I finally feel that I have spent enough time with Warp Gate to review it; my first impressions were very high, but how does the game stack up after spending more time with it?
If you looked at the categories of this article, you may notice that Warp Gate falls into a whole load of genres. It’s going to take me a whole sentence to put a genre on the game so here goes: warp gate is a top down space shooter rpg economy management action adventure game. That’s a mouth full for sure, and I’m fairly certain that was a run on sentence, but I’m alright with it.
Every now and then a game comes along that I really have no idea what it is all about before release. Warp Gate is definitely one of these games. I knew it was a game a about flying around in space, but that was about all I knew. My mind immediately pictured something much more basic, like an asteroids clone. I was shocked when I booted the game up and realized just how much content is packed into this game.
The basic premise in Warp Gate is that you are the owner of a ship, and you fly around the galaxy completing various quests for people. That’s the bare minimum of what the game is. On the way to do these various quests you will encounter asteroids that can be mined for minerals and turned into money, enemy ships that will attack you, planets looking to buy and sell various space commodities, and side quests. The variety is like nothing I have seen a game on the iPhone or iPad. It really has that full console feel to it. Maybe you feel like killing evil space pirates? Maybe you feel like selling 35 tons of food at a 20 dollars a ton profit? Maybe you feel like getting some story and doing some quests? Maybe all of the above. Whatever it is you feel like doing, as long it involves outer space, then Warp Gate is happy to oblige.
The game has a pretty cool story where you are a dude, who gets recruited to help save the galaxy. Maybe it isn’t the most original story ever made, but with over 100 main line quests, there is plenty of story to be had. The dialog in the game is well written, which is rarefor iPhone/iPad games, since more of the games I have played have pretty poorly written dialog. It’s all text based dialog, but they keep it short enough that reading it isn’t tedious.
To add to the story, and the insane amount of game play, there is also warring factions, and depending on what kind of actions you take, you may or may not remain friendly with the various factions. If a faction doesn’t like you and you cross into their part of space, you better have your shields up, because you will be attacked.
Moving around the world is really simple. You can either tap a location that you want to go to or swipe the screen in the direction you want the ship to go. I found the most effective method was to zoom all the way out and just tap the planet or warp gate I wanted to travel to. Either way, both methods are effective and easy to use.
When you land on a planet you will be giving a number of options. You have the option of buying equipment; things like new guns, shield upgrades, and even new ships. There is also the market. This is where you buy things like gas and food for as cheap as possible and travel to other planets to sell for a profit. You can also check your mission log and see what you have to do next. You will also be given the option to buy things in the game for real money, if you should so choose.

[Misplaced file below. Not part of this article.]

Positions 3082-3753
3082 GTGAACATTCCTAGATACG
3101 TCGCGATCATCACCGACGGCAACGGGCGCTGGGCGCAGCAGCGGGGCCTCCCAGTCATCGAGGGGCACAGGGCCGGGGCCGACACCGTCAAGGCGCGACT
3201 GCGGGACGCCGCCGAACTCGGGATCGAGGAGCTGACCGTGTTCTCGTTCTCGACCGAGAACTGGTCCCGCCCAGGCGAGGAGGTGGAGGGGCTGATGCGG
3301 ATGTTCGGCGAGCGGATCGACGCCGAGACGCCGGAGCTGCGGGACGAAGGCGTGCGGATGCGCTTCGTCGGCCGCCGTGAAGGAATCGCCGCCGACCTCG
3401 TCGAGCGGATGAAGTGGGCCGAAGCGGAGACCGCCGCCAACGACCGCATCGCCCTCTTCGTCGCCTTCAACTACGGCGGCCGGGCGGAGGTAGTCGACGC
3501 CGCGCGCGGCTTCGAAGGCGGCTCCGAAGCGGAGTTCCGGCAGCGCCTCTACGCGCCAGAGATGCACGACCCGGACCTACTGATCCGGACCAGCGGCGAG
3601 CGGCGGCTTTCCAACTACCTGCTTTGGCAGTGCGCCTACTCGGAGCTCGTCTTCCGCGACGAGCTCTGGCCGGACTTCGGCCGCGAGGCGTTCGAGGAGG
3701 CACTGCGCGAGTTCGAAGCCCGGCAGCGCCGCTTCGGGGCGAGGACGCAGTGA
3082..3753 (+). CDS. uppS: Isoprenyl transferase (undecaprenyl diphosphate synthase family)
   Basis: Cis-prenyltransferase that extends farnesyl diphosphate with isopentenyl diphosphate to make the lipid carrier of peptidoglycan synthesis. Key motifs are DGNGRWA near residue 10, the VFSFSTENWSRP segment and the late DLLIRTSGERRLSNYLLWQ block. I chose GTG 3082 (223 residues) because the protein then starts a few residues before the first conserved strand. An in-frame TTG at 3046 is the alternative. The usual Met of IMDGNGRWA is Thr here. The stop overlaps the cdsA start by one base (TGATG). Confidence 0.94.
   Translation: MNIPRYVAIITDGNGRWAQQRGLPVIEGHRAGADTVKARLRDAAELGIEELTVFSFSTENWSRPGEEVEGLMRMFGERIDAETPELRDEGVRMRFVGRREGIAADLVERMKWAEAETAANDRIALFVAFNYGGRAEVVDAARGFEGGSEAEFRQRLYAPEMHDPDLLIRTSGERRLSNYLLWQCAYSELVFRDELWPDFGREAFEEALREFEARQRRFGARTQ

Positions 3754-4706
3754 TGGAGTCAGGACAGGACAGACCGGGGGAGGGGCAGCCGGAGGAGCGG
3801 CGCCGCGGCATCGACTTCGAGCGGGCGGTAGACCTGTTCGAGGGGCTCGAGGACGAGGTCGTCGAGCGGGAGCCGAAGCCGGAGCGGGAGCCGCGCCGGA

The combat in game is fairly simple. It plays much like a turn based Role Playing Game. Each ship has a certain number of weapon slots, and these determine the number of attacks you can perform. Each attack takes a few seconds to recharge, so obviously having more types attacks will keep you more consistently doing damage to whatever ship is attacking you. To launch an attack you simply tap the button for that attack on the screen. Once you are in combat you do not have to worry about movement, as the game takes care of this for you. All you have to worry about is making sure you use your attacks as soon as they are ready. This is not always as easy as it sounds, because when you get to higher level ships you will pretty much constantly launching an attack, and being a little too slow can be the difference between life and death.
On top of the awesome game play, Warp Gate looks really solid. Even the initial loading screen looks super pretty, and once you get in the game, the visuals are captivating. There is a real sense of scale and size of their portrayal of outer space. The ships also look fantastic when you get up close and personal for combat.
The sound effects in Warp Gate are among the best I have heard. The sounds of rockets and futurist phasers are awesome. The music as you fly around the galaxy is incredibly well composed. I never found myself bored with the music, and after a ton of hours spent in the game that is no small feat.
Overall, Warp Gate is incredible, if I absolutely had to find a flaw in the game, I would say that combat could be a little deeper, but with all the other depth in the game that’s hardly a flaw. The game is as close to perfect as I have seen. If you own an iPad, this game is an absolute must purchase. I usually don’t like to take price of a game into a review, but the fact that Warp Gate is only $7.99 with all the stuff in it is absolutely ridiculous.
Final Rating (iPad)
The iPhone and iPod Touch edition is now available in a pint-sized edition for $4.99 (get it from )